macrumors 6502a
Original poster
Feb 6, 2012
988
403
Thanks guys. I appreciate the help. I'll take a look at Carbon Copy cloner & Super Duper. Seems like Time machine just isn't cutting it any more.
 
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BasicGreatGuy

macrumors G5
Sep 21, 2012
13,236
12,652
In the middle of several books.
Thanks guys. I appreciate the help. I'll take a look at Carbon Copy cloner & Super Duper. Seems like Time machine just isn't cutting it any more.
Always have a backup of your backup (at a minimum).

I have an online backup (Back Blaze) as well as using Carbon Copy Cloner to backup to two different drives, along with backing up to a AirPort Extreme and Time Capsule for my Time Machine backups. That way, if one of my backup drives fail, I have a another drive to hopefully fall back on.
 

HDFan

macrumors 68020
Jun 30, 2007
2,277
613
Time machine serves a slightly different function than CC. It is a great tool for restoring single files from current or older backups, the age only restricted by the size of your TM disk. It is rare, but sometimes I do need to restore files which are months old. Directory or disk restores may take longer.

CC normally just has your most recent files unless you have enabled safetynet. Given the churn which occurs on my boot disk I have never actually used it. It excels at whole disk and directory restores, and a restore of the last copied [safetynet off] file is simply a finder drag.

TMs achilles heel is its complexity, all of those links. From painful previous experiences of TM backups failing when trying to do a restore I now run 2 TM disks. Haven't yet had a double failure. With 2 disks when one inevitably fails I just wipe it. I also wipe a disk when it gets full, so I now have one TM disk with ~5 TB free (just wiped) and one with ~284 GB free. When TM starts the older backups on that latter disk I'll just wipe it.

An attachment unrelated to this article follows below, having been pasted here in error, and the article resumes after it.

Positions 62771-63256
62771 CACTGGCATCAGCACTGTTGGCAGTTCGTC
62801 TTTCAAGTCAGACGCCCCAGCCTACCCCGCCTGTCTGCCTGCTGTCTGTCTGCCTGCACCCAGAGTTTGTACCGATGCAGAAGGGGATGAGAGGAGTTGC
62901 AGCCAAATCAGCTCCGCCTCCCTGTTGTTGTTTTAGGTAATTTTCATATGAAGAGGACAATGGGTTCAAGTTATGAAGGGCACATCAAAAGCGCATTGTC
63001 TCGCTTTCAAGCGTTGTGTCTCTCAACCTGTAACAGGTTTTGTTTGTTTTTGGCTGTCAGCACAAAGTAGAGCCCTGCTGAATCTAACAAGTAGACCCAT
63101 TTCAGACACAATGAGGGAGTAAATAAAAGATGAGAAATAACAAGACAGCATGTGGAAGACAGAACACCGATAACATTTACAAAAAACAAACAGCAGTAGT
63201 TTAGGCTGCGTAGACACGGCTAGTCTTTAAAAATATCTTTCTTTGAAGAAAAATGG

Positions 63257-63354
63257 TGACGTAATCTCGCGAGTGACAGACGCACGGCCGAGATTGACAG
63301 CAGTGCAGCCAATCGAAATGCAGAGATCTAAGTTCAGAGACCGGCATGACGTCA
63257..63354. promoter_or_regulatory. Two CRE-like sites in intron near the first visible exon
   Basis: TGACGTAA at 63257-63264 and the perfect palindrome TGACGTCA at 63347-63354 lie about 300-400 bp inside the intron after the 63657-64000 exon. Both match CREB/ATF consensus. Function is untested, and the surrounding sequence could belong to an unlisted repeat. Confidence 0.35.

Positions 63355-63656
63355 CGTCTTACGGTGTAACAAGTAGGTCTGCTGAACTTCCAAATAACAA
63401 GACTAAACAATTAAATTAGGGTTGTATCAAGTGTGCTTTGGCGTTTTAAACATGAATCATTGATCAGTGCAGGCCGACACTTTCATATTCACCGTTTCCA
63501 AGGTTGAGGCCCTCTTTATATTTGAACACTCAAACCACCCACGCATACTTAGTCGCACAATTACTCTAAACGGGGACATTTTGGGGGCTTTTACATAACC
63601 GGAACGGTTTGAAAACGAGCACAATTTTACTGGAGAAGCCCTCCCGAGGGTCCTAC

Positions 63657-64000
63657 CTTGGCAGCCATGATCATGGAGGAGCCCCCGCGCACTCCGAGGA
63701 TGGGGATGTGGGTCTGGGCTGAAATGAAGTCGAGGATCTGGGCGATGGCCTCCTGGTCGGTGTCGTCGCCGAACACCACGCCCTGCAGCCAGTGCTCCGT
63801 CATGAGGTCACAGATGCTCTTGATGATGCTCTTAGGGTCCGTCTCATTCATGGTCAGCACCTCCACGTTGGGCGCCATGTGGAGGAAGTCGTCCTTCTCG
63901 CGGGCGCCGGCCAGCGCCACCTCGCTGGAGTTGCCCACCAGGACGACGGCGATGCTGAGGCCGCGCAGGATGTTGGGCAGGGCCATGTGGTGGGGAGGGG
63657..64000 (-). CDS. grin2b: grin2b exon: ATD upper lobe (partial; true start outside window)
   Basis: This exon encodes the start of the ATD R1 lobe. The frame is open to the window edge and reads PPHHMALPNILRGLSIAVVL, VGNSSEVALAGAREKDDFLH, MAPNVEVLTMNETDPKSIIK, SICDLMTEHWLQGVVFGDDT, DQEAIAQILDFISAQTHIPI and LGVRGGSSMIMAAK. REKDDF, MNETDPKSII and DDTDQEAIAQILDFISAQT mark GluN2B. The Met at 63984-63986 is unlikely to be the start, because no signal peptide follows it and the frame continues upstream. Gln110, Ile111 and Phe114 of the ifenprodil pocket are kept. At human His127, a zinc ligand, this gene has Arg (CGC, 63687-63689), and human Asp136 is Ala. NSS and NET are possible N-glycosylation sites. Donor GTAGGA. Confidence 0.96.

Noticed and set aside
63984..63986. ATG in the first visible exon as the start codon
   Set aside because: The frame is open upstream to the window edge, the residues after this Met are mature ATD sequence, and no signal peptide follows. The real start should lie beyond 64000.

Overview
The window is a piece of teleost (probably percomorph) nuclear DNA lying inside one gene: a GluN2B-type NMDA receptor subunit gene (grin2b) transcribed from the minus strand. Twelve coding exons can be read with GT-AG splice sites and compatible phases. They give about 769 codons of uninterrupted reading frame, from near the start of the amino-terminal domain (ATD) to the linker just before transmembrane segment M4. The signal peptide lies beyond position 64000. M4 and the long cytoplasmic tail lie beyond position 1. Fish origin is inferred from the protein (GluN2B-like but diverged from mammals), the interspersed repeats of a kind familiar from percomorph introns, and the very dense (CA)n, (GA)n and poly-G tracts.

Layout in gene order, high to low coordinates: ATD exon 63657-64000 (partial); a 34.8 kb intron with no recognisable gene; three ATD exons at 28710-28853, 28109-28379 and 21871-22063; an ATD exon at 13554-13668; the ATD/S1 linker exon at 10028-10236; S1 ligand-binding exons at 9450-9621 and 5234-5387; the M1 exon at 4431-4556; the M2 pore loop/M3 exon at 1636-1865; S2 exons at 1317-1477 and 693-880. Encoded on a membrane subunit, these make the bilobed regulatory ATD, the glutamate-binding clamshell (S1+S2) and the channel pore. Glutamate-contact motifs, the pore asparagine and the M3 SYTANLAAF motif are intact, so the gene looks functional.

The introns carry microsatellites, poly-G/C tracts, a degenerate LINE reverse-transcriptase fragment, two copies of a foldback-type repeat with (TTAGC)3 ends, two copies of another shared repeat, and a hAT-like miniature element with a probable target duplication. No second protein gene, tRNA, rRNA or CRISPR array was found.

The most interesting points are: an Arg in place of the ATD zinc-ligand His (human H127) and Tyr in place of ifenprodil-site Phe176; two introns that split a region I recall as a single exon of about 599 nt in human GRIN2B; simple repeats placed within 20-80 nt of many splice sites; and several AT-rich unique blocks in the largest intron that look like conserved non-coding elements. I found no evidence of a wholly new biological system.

The golden rule of backups is 3 backups, 3 different media types, 3 locations. I use 2 inexpensive unlimited cloud backup sites, a bank safety deposit box, and on-site disks.
 

crjackson2134

macrumors 601
Mar 6, 2013
4,735
1,868
Charlotte, NC
Time machine serves a slightly different function than CC. It is a great tool for restoring single files from current or older backups, the age only restricted by the size of your TM disk. It is rare, but sometimes I do need to restore files which are months old. Directory or disk restores may take longer.

CC normally just has your most recent files unless you have enabled safetynet. Given the churn which occurs on my boot disk I have never actually used it. It excels at whole disk and directory restores, and a restore of the last copied [safetynet off] file is simply a finder drag.

TMs achilles heel is its complexity, all of those links. From painful previous experiences of TM backups failing when trying to do a restore I now run 2 TM disks. Haven't yet had a double failure. With 2 disks when one inevitably fails I just wipe it. I also wipe a disk when it gets full, so I now have one TM disk with ~5 TB free (just wiped) and one with ~284 GB free. When TM starts the older backups on that latter disk I'll just wipe it.

The golden rule of backups is 3 backups, 3 different media types, 3 locations. I use 2 inexpensive unlimited cloud backup sites, a bank safety deposit box, and on-site disks.